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Patellofemoral Syndrome

What is patellofemoral syndrome?

The kneecap, or patella, sits in a groove in the thigh bone, or femur. The patella shifts in this groove with activities that involve knee bending such as climbing up or down stairs, running, squatting, lunging or getting up from a seated position. Dysfunctional patellar tracking, or excessive shifting in this groove, can cause pain around the kneecap. This is known as patellofemoral syndrome, or more commonly, runner’s knee.

What are the symptoms of patellofemoral syndrome?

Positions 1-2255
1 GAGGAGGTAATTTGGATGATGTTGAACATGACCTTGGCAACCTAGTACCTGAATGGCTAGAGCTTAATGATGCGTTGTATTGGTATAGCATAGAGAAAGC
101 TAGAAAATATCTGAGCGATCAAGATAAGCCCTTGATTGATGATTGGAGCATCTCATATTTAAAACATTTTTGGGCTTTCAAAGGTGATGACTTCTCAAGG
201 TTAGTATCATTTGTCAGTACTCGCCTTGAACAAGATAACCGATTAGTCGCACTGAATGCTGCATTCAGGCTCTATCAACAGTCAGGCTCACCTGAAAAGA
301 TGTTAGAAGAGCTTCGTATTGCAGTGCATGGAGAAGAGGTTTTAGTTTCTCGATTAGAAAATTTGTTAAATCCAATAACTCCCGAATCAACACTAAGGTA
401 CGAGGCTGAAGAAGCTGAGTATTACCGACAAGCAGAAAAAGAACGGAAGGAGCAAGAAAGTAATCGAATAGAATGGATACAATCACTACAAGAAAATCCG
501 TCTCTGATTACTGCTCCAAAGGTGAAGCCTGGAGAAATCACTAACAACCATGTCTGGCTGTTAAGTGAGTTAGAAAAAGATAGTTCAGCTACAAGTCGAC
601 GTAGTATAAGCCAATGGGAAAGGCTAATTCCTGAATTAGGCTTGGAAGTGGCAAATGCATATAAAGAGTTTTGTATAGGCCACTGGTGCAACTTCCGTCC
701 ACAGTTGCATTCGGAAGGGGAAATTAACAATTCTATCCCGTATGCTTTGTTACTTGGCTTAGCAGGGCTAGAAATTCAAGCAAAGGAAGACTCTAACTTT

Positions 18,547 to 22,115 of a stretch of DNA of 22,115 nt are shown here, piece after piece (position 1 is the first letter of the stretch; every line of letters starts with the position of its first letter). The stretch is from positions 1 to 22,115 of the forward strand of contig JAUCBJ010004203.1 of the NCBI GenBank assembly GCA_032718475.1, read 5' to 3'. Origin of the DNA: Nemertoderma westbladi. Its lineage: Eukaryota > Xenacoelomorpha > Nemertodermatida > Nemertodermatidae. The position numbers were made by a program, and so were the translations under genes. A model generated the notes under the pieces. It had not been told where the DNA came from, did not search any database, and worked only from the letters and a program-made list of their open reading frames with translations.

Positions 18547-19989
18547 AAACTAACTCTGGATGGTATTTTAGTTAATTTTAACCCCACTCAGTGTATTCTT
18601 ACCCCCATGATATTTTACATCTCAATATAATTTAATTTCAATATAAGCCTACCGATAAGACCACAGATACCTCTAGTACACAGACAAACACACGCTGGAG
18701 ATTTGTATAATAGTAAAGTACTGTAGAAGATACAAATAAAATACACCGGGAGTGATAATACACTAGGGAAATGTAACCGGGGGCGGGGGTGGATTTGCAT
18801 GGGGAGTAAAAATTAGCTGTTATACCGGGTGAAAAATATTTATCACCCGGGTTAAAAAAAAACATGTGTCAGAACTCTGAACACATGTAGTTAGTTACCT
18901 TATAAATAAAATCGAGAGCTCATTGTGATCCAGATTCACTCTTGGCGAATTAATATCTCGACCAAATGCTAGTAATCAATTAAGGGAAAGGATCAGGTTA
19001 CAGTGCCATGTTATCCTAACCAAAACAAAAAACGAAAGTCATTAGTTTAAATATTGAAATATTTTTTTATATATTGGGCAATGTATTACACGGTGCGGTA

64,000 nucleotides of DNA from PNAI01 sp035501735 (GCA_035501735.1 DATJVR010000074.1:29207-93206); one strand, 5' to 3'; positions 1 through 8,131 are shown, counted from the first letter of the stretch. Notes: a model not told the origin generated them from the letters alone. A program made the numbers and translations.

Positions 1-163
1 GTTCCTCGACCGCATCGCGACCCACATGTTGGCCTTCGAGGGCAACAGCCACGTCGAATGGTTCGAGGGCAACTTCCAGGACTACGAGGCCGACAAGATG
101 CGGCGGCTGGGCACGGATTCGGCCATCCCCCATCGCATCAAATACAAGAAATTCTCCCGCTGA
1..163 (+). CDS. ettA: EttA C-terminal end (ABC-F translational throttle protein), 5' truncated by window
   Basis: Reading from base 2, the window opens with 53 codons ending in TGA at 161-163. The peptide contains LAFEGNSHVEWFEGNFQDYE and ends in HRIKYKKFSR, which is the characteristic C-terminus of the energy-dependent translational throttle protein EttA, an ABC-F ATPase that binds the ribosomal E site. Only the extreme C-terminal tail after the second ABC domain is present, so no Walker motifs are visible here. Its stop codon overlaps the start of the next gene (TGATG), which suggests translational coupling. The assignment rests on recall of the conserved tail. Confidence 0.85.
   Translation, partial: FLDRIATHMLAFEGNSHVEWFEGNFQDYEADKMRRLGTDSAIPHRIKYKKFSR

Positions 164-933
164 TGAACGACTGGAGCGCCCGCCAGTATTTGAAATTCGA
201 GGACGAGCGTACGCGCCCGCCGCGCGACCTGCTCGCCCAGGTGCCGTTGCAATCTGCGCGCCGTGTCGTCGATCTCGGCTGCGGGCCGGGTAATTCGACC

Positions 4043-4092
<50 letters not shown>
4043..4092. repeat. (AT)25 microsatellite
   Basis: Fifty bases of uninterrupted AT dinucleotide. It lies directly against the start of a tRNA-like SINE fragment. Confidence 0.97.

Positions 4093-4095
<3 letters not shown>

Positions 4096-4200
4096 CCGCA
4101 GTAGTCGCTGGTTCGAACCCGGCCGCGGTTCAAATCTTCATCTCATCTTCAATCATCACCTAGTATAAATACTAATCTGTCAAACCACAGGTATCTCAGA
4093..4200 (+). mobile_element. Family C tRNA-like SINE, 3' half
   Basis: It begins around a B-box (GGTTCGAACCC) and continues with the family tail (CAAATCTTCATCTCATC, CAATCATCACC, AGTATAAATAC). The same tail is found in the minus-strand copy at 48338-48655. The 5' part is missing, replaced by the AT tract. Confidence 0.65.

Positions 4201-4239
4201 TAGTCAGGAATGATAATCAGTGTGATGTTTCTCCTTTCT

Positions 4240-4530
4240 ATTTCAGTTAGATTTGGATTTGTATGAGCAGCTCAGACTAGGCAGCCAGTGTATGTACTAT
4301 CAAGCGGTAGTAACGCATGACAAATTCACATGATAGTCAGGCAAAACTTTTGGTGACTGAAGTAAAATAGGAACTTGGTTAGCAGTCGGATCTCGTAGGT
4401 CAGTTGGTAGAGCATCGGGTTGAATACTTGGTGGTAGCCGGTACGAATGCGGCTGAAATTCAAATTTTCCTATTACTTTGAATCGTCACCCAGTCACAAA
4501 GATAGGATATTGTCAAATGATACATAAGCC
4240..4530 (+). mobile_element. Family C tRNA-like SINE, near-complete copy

Individuals with patellofemoral syndrome will often feel pain underneath, around or in front of the kneecap. Pain is often worse with going up and down stairs, squatting, running and getting up from a chair after a long period of sitting.

How is patellofemoral syndrome diagnosed?

Diagnosis is generally made through a discussion with your doctor and thorough examination. X-rays may be used to rule out other conditions.

How is patellofemoral syndrome treated?

Treatment of patellofemoral syndrome involves an individualized strengthening and stretching program and evaluation of biomechanical errors that can be corrected. In some cases, a knee brace may be used to provide support. To see an instructional video on this topic in more detail, see Dr. Voskanian’s video below.